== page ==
And in a subsequent interview with The New York Times, he warned that the president's rhetoric could be driving the US toward "World War III".
"From my side of things, there's absolutely no politics involved", Crosby said Monday. "Hopefully it stays that way". It's been a good experience. Yet the Penguins have found themselves unwittingly thrust into the increasingly uncomfortable intersection of politics and sports. "And I know why". Trump also rescinded a White House invitation to Golden State Warriors star Stephen Curry after the two-time MVP expressed reservations about going.
Still, there was a different feel Tuesday afternoon as Sidney Crosby, his Pittsburgh Penguins teammates, general manager Jim Rutherford, head coach Mike Sullivan and support staff filed into the Oval Office in Washington ahead of team owners Ron Burkle, Mario Lemieux and U.S. President Donald Trump. The Penguins are trying to focus on the reason they've been asked to stop by and nothing more. "We are simply honoring our championship and the accomplishments of this group of players over this season or the last two seasons".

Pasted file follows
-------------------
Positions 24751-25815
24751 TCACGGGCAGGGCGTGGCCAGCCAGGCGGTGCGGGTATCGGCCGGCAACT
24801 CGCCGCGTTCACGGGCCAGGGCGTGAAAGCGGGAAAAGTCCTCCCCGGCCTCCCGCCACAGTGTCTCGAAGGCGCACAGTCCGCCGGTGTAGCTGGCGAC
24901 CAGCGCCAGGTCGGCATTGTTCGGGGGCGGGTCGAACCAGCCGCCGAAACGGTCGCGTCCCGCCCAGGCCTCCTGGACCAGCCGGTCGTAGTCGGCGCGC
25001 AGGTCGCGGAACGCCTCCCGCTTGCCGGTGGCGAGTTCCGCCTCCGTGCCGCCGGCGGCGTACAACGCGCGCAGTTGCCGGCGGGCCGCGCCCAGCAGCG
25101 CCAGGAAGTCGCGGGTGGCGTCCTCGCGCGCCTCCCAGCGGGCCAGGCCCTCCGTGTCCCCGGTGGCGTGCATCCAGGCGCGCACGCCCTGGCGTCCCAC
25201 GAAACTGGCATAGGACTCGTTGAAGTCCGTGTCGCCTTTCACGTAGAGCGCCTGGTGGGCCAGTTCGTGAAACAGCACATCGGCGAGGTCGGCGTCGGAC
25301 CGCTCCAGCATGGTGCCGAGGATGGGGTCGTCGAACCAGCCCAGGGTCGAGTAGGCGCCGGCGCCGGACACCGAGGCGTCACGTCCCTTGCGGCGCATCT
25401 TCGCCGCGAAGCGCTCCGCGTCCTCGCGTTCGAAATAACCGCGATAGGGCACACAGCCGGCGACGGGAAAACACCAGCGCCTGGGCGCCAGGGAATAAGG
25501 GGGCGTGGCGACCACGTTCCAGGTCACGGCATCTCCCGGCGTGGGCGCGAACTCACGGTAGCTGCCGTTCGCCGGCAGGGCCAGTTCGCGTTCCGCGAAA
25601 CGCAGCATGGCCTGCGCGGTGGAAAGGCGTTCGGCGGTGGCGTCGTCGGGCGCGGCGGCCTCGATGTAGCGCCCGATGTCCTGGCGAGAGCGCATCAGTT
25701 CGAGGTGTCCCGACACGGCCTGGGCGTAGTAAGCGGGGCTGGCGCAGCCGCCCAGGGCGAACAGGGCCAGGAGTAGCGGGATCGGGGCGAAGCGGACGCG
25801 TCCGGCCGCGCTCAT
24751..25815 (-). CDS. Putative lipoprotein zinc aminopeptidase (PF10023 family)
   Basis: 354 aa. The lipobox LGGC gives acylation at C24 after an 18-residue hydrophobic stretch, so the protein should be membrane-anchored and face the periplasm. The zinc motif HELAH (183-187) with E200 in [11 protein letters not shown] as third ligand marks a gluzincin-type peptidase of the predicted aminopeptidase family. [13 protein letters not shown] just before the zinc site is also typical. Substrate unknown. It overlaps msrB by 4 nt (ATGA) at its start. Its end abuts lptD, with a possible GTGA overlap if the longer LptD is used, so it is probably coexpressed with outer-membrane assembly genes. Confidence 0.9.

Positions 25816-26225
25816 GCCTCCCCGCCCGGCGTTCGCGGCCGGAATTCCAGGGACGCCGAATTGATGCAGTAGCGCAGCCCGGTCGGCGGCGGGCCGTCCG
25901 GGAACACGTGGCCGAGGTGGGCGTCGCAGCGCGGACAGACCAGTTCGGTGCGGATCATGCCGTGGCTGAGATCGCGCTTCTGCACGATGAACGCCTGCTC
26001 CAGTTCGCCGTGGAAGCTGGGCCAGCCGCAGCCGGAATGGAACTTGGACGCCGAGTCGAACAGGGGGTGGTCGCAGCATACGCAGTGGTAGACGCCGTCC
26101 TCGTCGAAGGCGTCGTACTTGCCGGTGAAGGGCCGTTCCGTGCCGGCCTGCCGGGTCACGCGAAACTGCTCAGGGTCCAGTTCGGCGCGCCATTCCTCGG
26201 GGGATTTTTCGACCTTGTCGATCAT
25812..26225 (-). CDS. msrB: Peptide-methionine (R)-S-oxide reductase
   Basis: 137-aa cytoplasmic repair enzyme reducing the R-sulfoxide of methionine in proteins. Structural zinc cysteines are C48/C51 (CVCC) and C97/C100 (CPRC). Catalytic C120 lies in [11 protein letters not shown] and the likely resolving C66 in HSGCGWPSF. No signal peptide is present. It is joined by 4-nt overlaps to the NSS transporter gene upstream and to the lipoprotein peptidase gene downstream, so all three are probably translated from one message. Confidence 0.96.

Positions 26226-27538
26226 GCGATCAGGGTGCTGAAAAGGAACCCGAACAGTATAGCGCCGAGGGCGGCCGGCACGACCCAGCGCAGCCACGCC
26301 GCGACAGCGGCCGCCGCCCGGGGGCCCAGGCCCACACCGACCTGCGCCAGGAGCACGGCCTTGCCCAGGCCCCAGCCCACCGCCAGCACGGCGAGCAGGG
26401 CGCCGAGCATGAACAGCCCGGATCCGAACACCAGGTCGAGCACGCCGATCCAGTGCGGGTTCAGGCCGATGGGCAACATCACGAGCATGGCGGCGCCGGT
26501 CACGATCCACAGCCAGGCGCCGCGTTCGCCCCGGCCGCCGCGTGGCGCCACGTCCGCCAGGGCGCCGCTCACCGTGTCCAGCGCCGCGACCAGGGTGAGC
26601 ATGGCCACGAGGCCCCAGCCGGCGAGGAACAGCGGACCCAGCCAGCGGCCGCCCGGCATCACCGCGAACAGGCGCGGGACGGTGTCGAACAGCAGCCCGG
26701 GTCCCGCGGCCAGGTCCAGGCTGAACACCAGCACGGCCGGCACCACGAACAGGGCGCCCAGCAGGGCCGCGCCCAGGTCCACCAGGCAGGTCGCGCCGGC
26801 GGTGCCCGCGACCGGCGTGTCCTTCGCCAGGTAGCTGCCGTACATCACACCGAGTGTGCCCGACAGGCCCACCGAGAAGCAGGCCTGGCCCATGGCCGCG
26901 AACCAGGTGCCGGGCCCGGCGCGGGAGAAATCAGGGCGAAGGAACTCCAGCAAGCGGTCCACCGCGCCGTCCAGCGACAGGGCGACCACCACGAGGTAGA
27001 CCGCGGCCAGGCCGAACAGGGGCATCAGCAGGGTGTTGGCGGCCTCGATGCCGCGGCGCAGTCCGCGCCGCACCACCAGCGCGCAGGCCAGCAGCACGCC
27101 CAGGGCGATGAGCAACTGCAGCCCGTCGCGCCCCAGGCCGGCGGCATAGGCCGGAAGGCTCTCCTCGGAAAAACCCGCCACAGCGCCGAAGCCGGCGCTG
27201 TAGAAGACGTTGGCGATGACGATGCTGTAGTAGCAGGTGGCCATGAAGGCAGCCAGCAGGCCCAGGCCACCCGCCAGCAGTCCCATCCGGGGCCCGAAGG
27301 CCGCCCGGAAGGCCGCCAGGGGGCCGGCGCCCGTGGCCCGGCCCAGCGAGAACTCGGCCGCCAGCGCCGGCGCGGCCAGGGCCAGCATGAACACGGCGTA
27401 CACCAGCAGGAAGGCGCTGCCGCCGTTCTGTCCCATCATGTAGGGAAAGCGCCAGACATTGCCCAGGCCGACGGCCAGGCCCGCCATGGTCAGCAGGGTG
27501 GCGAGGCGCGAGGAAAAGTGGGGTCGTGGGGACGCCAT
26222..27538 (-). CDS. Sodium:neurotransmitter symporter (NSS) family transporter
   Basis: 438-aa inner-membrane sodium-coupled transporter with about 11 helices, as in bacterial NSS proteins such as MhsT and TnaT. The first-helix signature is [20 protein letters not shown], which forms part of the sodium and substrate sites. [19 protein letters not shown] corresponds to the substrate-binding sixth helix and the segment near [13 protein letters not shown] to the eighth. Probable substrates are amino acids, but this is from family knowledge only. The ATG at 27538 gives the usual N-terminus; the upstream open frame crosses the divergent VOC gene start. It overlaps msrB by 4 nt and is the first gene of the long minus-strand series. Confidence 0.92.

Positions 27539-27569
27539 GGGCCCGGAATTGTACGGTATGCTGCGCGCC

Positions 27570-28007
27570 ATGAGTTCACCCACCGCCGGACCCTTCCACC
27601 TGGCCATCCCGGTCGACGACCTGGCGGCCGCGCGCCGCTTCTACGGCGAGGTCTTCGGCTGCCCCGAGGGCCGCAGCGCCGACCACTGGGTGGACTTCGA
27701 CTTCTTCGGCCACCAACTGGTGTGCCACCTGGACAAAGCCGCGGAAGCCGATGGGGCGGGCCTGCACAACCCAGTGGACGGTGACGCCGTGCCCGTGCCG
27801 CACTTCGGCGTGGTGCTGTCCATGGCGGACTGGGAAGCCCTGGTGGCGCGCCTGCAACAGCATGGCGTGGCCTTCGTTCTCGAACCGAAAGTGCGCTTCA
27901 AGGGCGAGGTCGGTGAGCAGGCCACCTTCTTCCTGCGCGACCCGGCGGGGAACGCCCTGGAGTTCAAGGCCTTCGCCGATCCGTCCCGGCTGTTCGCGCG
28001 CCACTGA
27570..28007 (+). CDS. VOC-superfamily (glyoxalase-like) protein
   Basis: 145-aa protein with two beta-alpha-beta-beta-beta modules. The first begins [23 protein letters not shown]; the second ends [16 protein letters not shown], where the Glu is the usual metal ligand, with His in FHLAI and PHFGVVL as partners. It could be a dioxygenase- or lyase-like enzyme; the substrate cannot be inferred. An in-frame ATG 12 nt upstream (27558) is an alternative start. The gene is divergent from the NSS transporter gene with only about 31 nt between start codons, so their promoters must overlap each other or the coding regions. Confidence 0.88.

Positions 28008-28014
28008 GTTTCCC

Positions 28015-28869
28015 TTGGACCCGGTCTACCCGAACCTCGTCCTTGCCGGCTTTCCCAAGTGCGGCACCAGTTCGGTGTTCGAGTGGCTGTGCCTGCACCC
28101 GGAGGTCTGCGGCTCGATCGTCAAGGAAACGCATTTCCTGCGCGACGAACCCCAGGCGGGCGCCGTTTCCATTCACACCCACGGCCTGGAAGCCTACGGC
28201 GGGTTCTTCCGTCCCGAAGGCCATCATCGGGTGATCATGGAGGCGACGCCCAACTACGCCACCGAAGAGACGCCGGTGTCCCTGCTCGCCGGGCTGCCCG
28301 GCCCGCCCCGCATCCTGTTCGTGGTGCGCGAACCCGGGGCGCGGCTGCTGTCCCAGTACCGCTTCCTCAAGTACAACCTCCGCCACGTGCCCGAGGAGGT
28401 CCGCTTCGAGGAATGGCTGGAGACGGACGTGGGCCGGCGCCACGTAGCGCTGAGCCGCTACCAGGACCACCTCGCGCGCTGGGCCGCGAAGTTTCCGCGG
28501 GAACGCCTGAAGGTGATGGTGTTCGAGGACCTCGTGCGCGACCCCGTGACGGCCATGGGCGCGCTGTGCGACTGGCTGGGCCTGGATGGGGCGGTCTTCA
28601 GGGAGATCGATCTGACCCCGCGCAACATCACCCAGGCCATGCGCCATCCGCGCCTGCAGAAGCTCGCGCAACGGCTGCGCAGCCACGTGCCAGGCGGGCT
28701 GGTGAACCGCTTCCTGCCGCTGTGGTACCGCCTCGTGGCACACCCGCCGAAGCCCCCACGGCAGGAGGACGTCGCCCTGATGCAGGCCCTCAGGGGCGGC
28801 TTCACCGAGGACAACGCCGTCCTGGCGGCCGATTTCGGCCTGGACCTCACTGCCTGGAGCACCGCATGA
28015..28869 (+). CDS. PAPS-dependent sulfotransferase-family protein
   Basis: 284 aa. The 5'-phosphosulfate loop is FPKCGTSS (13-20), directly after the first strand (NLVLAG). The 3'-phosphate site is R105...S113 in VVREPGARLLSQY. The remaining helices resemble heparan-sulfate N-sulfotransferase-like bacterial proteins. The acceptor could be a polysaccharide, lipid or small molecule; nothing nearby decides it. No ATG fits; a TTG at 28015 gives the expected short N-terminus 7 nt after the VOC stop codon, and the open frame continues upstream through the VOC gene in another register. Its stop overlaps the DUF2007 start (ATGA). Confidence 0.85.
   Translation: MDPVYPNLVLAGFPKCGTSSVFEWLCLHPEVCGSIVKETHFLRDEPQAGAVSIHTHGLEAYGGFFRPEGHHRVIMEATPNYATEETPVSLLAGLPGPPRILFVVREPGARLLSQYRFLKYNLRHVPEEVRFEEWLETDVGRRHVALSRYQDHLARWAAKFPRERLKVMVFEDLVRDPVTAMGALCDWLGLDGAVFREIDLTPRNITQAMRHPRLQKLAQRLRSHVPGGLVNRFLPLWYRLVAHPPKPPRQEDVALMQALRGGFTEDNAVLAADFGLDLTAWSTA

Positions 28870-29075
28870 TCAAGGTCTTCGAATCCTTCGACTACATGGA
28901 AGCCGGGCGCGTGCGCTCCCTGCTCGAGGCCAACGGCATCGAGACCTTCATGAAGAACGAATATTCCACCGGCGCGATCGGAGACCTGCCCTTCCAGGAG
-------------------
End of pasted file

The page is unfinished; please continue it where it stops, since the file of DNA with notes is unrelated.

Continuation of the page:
Still, it has put the Penguins into an uncomfortable position while representing a league that rarely, if ever, ventures into the political realm.
"The president and prime minister will discuss ways to further strengthen our economic, political, security and people-to-people ties, and work to advance United States engagement and mutual interests throughout the Indo-Pacific region", Sanders said. "Everyone's got their own view".
Tampa Bay Lightning forward J.T. Brown, one of 18 black players in the NHL, became the first hockey player to engage in an anthem protest when he raised his fist while standing on the bench before a game Saturday night. He said it multiple times over the last couple of weeks.
Sullivan also said the team presented Trump with an undisclosed gift.